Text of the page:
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For all nations on this earth, growing rich is not inevitable. That is the sad lesson from the past decades of growth posted by developing nations across the globe.
Heretofore, students of development economics learned by rote the stages of economic development postulated by Walt W. Rostow. The so-called “Rostow’s Stages of Growth” enumerated five basic stages of development that all economies must undergo:
On paper, it would imply that all nations would pass these stages on a linear timeline, with some nations taking longer in each stage than others. No matter how long it took, the theory pointed towards “economic convergence.” This meant that, eventually, no matter how long it took, all nations would be as rich as the developed countries. If this were true, then even today’s slowpoke economies would, in due course, cross the finish line.
However, as historical experience has shown, economic convergence is not linear, nor is it predestined and a foregone conclusion. There are countries, such as South Korea, which successfully progressed from the least developed status to advanced industrial nation over a span of 35 years. Aside from South Korea, the other two oft-cited success stories, where a nation successfully transitioned into a modern industrialized economy, include Taiwan and Equatorial Guinea. Three success stories, that’s all. The BRICs (Brazil, Russia, India, and China) are now trying to follow in their footsteps but currently remain middle-income countries.
There have been more failures than successes. Economic divergence, instead of convergence, has been the norm. Many countries, including those in Latin America, have actually backslid while others have stayed poor, such as those in Africa. Brazil, for instance, had 75 years of solid growth of close to six percent until the so-called lost decade of the eighties. According to one development economist: “Among the 132 countries in a sample study, especially among the middle income, it may be seen that a country is more likely to move down than to move up.”
The Philippines, oft-cited as the laggard of Asia, is one of those that fall under the category of countries that have not only failed to take off but has actually backslid during the dark days of the Marcos regime.
But what does economic takeoff mean in practical terms? The country’s economic managers expect the domestic economy to grow between five and six percent this year. Does that growth rate constitute the requisites of a takeoff?
The answer, quite simply, is no. The historical long-run average growth rate of the Philippines has been clocked by economists at around five to 5.5 percent Hitting five to 5.5 percent would be just going back to trend, which was never enough to propel the economy skyward. The local economy, with a per capita income of $4,100 (purchasing power parity basis) remains in the lower middle-income category.
Mongolia, another country that, just like China, had to quickly transition in the nineties from a command (socialist) economy to a market-oriented economy, currently has a higher per capita income of $4,500. Just like China, it had to open up its economy to foreign trade and investments to develop its economy, which went nearly bankrupt when the Soviet Union collapsed. The latter’s transfers accounted for about half of Mongolia’s government budget. Mongolia’s economy grew more than 17 percent in 2011 in real terms.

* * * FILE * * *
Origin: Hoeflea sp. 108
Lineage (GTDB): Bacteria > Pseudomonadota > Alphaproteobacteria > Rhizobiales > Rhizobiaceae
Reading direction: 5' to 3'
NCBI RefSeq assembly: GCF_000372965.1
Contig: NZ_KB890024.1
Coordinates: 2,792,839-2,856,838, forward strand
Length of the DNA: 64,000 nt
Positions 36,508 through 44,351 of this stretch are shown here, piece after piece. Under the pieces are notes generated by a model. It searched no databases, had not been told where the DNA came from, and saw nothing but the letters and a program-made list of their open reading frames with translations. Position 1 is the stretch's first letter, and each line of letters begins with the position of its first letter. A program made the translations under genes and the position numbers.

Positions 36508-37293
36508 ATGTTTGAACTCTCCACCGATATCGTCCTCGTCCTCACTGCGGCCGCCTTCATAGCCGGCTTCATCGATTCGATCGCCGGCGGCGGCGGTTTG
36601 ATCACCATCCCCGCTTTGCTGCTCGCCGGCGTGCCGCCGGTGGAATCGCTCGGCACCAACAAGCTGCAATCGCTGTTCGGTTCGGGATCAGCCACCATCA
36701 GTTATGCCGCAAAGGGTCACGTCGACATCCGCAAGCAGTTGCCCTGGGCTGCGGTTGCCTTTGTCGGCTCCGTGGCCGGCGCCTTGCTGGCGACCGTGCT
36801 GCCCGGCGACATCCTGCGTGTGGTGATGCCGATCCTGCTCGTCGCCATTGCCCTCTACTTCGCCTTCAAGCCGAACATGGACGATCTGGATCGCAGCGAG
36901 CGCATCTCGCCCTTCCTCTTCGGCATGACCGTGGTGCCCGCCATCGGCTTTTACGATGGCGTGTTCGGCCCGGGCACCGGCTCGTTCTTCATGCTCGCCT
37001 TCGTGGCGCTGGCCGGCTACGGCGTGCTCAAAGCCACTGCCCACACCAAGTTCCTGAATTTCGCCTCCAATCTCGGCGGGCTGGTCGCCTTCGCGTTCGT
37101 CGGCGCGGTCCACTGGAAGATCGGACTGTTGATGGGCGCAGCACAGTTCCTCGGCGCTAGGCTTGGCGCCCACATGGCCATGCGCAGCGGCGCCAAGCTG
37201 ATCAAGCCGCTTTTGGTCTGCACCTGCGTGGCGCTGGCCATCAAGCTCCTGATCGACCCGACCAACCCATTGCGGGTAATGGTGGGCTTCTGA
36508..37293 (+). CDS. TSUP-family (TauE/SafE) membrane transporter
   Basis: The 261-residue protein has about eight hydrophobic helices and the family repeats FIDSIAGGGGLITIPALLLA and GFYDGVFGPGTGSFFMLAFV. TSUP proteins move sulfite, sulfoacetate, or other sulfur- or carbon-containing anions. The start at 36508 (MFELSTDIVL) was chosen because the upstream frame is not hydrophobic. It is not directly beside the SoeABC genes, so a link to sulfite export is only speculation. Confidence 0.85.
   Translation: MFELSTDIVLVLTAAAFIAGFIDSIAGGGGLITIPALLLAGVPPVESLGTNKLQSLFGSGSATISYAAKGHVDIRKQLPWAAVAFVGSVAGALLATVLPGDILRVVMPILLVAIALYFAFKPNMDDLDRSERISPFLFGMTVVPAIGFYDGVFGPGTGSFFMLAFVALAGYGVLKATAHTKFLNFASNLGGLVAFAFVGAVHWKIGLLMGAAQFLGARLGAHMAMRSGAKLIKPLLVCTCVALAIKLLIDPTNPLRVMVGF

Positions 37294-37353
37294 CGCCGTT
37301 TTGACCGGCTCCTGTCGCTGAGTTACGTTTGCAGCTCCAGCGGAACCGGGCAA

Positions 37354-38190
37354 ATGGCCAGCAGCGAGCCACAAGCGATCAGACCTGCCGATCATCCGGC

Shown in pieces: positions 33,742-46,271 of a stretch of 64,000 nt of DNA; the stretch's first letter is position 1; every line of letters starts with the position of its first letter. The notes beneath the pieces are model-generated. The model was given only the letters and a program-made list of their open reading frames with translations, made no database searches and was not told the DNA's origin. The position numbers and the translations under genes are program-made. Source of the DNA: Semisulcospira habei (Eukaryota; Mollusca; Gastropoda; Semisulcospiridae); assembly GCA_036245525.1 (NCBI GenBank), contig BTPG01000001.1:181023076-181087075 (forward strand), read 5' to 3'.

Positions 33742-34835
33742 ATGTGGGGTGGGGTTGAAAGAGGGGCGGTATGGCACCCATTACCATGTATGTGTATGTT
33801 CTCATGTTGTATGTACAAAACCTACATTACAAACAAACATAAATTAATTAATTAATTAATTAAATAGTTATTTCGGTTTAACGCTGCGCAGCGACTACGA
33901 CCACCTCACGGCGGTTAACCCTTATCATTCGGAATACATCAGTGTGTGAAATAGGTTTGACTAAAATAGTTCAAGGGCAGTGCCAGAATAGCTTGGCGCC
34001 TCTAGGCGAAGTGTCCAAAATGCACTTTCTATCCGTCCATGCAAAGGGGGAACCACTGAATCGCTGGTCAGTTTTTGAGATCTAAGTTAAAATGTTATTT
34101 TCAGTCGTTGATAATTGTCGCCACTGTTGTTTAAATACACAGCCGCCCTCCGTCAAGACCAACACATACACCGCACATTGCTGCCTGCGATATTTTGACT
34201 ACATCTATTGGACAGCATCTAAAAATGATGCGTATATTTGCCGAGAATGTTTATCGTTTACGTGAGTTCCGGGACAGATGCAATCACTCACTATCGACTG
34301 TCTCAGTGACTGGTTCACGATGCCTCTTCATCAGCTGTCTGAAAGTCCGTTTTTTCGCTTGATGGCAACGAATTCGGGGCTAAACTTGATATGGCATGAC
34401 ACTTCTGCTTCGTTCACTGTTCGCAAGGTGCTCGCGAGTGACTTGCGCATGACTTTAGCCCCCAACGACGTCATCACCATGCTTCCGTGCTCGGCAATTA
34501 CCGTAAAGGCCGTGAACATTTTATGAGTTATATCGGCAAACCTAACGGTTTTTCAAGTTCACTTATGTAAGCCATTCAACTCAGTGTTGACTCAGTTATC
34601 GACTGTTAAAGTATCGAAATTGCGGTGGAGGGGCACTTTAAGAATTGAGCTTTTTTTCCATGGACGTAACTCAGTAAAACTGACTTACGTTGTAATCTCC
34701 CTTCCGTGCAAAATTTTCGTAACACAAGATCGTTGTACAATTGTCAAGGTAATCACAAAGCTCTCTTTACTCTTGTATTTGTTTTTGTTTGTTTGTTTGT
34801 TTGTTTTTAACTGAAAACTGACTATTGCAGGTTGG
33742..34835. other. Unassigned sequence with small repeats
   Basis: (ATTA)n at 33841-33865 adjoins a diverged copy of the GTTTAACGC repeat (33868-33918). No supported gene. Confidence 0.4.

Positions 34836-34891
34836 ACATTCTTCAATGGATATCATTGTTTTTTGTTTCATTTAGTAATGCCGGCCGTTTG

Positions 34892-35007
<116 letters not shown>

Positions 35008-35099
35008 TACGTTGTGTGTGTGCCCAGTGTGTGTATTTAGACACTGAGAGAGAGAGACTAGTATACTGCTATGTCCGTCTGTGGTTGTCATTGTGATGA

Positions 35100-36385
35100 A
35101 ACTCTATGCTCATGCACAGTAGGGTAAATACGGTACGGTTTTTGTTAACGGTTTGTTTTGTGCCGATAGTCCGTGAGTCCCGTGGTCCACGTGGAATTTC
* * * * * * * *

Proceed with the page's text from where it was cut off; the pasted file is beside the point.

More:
What about six percent? Would that be takeoff speed for the Philippines’ economy? Again, no. It is estimated that the Philippine economy has to maintain a growth of six percent just to be able to absorb its unemployed plus the annual new entrants to the labor market. That means six percent would be just enough for the Philippine economy to hover in place, not to take it to other destinations.
Once in a blue moon, the Philippine economy has been able to grow more than seven percent, but each time it had stalled and rapidly decelerated due to the economy’s structural problems. Each time the country tries to grow either by pump-priming or consumption-led growth, the economic engines start to overheat and inflation quickly ignites.
Investment remains low, as pointed out by this column last week, and that is partly explained by a low national savings rate and by the bias against foreign investment. With the savings rate of less than 20 percent of national income, versus more than 30 percent for neighboring Asian countries, a low investment ratio becomes inevitable. In order for investments to expand, capital would have to be imported from abroad. That means opening up the economy.
People try to connect these concepts with stock market prices, but those are two different concepts. Economic takeoff would mean growth rates of 10 percent or so for a number of years before slowing down to high single digits. This cannot be accomplished with gradual growth of six percent or so since the rest of the developed world is also moving away – diverging from that of the Philippines. Just like an airplane, the takeoff speed needs to be an over-revved growth engine prior to deceleration towards comfortable cruising speed.
Meanwhile, the stock market is the epitome of shortsightedness. Investors focus mainly on the economy’s performance for a year or two ahead. Just as in the past, prices will fluctuate upwards and downwards on the basis of this myopic view. In short, today’s stock prices are not necessarily an indicator of the country’s long-run development.
What is the definition of “insanity”? Insanity means doing the same thing every year and, each time, expecting a different outcome. When will the country’s leadership finally realize this state of mind?
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